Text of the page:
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Bill would bring harsher penalties for child killers

March 12, 2009|By ERIN CUNNINGHAM

ANNAPOLIS -- The family of a slain Washington County infant is asking state lawmakers to consider a more severe penalty for those convicted of killing children.

A bill known as Justice's Law would make life in prison the maximum penalty for first-degree child abuse that results in death. The current maximum sentence is 30 years in prison.

Del. Christopher B. Shank, R-Washington, is sponsoring the bill on behalf of the family of Justice Christopher Calvin Myers-Cannon, who was 4 months old when he died in 2007 after being severely beaten by Floyd Edward Bingaman III of Hagerstown.

Shank introduced the bill last year but it did not advance out of committee. The bill is co-sponsored by Dels. LeRoy E. Myers Jr., R-Washington/Allegany, and Andrew A. Serafini, R-Washington. It was heard Thursday by the House Judiciary Committee but no action was taken.

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Bingaman was convicted in the boy's death and sentenced in January 2008 to 40 years in prison, with 10 of those years suspended.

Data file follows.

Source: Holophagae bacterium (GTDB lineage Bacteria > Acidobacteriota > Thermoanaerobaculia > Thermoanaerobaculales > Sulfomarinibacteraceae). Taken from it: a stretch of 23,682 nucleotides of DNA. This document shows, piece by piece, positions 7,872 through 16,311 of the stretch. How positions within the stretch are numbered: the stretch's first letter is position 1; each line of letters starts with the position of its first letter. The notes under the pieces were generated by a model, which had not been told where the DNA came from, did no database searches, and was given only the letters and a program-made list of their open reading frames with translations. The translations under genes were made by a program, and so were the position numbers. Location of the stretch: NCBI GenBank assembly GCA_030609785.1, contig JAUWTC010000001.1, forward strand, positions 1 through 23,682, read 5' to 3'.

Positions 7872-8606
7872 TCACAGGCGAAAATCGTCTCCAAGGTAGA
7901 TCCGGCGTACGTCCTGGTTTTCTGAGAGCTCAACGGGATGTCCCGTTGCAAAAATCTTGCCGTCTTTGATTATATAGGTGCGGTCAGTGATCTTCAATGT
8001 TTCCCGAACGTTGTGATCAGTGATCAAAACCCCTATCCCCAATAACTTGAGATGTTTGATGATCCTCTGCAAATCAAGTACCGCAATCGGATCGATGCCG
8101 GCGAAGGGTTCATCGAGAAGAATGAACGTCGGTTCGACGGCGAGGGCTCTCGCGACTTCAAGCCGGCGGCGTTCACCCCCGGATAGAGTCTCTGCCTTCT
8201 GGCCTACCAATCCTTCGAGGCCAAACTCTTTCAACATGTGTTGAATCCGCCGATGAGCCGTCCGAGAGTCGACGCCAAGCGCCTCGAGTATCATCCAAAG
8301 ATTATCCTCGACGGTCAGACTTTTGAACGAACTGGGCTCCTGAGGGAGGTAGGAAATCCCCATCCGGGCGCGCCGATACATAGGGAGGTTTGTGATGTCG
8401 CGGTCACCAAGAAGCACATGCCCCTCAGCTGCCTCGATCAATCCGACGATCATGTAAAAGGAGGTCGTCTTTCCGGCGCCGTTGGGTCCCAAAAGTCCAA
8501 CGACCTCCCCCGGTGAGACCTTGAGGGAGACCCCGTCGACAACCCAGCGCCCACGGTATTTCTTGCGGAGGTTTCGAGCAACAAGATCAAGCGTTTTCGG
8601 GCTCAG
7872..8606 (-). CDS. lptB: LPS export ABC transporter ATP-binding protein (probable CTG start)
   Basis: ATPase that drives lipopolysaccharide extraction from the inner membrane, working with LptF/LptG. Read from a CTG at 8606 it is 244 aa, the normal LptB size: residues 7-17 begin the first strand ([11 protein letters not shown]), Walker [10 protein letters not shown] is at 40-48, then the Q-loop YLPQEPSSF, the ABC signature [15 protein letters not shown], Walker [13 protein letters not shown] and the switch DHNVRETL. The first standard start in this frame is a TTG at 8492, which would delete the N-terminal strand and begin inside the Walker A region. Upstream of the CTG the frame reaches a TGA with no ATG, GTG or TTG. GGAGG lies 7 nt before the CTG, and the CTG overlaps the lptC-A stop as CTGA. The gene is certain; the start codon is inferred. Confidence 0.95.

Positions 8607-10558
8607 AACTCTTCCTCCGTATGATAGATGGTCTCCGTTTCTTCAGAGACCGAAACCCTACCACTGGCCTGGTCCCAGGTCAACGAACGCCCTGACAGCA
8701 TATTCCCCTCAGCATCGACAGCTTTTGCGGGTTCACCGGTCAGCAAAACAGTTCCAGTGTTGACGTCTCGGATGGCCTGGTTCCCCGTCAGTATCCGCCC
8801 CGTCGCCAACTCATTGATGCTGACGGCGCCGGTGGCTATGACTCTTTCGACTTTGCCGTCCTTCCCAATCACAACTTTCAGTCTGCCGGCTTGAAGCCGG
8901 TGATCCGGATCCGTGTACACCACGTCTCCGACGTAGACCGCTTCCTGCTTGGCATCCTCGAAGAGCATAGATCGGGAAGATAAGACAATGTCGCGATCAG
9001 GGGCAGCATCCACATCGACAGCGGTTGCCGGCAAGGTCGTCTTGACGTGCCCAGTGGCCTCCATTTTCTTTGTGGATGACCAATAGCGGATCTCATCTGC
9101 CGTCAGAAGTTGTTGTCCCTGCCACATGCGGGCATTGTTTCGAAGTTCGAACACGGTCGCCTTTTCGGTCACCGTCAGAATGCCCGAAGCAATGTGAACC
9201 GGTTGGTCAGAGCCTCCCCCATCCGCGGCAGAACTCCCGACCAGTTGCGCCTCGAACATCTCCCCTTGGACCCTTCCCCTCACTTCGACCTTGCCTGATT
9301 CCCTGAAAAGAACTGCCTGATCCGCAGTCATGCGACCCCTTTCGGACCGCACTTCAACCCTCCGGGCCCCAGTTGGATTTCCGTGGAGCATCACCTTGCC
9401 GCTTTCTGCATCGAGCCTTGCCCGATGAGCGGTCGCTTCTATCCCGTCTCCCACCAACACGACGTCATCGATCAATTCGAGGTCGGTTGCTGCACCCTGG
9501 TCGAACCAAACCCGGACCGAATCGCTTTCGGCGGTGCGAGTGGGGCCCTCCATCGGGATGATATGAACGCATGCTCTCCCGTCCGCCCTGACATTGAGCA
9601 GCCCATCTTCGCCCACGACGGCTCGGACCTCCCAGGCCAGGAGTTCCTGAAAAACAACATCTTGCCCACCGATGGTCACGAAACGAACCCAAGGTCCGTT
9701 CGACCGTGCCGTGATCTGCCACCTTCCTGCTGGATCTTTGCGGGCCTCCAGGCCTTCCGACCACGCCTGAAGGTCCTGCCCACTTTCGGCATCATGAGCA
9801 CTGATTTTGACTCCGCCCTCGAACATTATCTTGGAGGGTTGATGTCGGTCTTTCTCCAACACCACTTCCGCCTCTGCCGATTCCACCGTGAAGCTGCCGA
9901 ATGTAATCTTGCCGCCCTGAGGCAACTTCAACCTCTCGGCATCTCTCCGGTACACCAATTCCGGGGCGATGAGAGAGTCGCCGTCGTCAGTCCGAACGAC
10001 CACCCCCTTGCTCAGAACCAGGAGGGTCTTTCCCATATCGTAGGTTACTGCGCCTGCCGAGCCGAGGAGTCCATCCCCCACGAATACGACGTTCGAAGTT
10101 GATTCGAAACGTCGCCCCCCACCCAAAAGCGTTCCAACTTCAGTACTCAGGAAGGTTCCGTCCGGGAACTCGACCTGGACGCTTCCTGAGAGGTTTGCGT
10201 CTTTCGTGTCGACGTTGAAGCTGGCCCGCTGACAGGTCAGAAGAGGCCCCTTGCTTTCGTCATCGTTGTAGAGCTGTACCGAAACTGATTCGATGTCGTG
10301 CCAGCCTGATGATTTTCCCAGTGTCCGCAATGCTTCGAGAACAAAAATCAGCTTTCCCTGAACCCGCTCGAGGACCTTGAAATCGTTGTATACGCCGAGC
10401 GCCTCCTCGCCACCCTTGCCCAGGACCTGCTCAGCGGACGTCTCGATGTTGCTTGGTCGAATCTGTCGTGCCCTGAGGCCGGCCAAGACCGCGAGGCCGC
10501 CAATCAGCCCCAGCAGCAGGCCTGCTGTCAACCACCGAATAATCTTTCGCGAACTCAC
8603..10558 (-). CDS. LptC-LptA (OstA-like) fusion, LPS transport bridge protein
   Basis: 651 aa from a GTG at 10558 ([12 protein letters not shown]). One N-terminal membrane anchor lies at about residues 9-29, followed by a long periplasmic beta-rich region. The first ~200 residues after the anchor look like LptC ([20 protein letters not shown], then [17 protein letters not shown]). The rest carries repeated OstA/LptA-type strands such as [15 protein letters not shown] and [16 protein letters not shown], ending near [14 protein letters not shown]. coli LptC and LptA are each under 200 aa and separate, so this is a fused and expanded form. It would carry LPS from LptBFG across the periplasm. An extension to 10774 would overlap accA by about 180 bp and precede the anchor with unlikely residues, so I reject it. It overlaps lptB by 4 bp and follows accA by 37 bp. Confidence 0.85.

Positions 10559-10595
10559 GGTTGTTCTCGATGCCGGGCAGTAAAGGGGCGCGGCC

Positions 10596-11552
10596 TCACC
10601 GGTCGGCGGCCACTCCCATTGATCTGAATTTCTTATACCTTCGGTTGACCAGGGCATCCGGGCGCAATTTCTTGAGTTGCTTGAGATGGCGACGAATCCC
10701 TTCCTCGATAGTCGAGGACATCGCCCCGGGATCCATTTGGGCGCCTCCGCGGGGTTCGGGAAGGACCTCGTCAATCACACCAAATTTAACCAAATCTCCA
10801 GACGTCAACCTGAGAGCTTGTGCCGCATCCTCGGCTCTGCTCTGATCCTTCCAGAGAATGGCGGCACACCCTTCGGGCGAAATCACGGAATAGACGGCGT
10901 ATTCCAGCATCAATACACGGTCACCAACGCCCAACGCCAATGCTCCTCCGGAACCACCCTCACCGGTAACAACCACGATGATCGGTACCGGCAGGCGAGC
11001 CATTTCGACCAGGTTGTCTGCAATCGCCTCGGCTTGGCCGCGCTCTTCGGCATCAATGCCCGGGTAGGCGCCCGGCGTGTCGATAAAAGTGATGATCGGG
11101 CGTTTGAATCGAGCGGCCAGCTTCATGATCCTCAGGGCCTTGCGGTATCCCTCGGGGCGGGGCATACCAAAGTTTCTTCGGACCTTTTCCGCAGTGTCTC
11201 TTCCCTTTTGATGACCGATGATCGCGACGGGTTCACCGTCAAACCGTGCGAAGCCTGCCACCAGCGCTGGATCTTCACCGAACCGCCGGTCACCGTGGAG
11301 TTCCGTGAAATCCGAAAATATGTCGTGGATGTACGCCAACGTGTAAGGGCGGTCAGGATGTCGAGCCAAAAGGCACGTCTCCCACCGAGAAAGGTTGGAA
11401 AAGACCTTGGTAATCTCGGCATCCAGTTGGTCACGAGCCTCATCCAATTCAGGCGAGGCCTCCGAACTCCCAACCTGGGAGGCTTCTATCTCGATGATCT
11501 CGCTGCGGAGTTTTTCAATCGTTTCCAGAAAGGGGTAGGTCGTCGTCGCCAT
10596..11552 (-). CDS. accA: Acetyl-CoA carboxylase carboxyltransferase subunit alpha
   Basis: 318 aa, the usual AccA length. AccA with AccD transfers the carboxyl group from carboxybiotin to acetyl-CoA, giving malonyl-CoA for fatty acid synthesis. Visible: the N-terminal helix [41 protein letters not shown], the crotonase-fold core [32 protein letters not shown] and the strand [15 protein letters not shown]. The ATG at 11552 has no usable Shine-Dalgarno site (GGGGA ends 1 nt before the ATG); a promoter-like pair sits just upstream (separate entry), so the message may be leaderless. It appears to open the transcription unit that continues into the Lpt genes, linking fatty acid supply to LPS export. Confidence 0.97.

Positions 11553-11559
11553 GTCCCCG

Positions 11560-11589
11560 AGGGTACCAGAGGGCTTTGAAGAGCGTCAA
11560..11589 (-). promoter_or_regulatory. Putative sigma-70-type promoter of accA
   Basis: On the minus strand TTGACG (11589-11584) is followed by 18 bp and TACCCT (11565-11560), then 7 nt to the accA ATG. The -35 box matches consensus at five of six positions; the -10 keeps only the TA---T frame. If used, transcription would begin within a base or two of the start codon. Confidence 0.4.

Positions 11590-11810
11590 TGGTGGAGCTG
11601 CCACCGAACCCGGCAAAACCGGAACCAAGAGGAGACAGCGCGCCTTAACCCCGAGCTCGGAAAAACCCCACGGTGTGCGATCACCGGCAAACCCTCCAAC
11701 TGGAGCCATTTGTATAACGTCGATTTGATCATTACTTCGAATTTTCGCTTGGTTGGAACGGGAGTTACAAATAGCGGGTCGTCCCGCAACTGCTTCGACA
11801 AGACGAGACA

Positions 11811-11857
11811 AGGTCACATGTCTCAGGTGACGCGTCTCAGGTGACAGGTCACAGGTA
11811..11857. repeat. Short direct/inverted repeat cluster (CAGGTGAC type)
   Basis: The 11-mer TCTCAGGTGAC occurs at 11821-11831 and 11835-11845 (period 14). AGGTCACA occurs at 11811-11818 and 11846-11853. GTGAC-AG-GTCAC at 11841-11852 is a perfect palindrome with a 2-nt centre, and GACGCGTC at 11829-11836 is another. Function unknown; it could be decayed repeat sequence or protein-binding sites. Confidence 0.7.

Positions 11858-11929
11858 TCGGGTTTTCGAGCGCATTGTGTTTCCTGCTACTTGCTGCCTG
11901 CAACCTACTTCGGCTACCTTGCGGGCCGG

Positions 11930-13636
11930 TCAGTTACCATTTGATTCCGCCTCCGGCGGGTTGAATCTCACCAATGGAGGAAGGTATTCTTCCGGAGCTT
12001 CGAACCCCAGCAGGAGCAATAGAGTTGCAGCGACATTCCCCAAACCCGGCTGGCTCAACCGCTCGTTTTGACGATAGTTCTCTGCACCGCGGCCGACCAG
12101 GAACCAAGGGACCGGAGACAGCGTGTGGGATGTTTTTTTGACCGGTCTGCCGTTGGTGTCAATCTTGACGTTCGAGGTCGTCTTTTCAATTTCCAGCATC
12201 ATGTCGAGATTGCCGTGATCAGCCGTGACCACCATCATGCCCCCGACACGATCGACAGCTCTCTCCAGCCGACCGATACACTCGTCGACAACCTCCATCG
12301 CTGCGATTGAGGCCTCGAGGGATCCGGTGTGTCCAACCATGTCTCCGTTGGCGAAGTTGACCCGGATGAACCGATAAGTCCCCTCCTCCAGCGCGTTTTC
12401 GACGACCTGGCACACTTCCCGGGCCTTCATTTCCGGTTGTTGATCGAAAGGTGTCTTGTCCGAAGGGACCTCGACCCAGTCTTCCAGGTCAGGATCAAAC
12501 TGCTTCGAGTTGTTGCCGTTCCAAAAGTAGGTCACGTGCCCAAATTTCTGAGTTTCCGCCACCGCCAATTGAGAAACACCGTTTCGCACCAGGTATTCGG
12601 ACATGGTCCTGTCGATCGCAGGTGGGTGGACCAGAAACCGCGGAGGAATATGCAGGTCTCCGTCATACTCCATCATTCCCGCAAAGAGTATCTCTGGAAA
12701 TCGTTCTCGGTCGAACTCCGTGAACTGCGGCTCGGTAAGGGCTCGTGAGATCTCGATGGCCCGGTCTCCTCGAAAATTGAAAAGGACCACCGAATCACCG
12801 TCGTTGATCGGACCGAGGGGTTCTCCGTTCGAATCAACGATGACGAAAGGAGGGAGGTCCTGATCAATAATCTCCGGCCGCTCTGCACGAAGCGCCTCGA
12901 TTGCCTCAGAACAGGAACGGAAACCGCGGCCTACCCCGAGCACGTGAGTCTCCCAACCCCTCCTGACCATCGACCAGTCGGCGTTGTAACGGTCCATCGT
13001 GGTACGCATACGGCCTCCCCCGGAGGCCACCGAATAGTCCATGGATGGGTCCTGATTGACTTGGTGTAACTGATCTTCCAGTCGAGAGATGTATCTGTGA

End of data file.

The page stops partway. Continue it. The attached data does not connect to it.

Hagerstown resident Dee Myers, the boy's maternal grandmother, was in Annapolis on Thursday to testify in favor of Justice's Law. Joining her were her husband, Paul Spickler; Justice's mother, Ashley Brown; Justice's maternal grandfather, Richard Myers; and Ashley's stepmother, Leslie Myers.

Maj. Sam Billotti of the Washington County Sheriff's Office also spoke Thursday in favor of the bill.

"This is what we need to do for Justice," Dee Myers said. "As much as it hurts to open that door, we will for Justice."

She said that children like Justice are unable to protect themselves from their abusers, making them the most in need of protection.

"These are our children," Myers said during testimony Thursday. "And they are dying at the hands of people who they are supposed to trust."

Michelle Spessard, Justice's paternal grandmother, said "cowards" whose abuse of children results in death should spend the rest of their lives in prison," according to written testimony.

"We need to hold these perpetrators accountable for their actions," Spessard said. "Perhaps we need to set an example to all that we are not going to tolerate acts of this nature and hopefully make perps think twice before they commit an act like this against our children."

Spessard said her family struggles daily with Justice's death, but believes that something positive could come out of the tragedy if Justice's Law is adopted.

The bill also was supported Thursday by the Office of the State's Attorney for Baltimore City, which prosecutes the highest number of first-degree child abuse cases resulting in death in Maryland.

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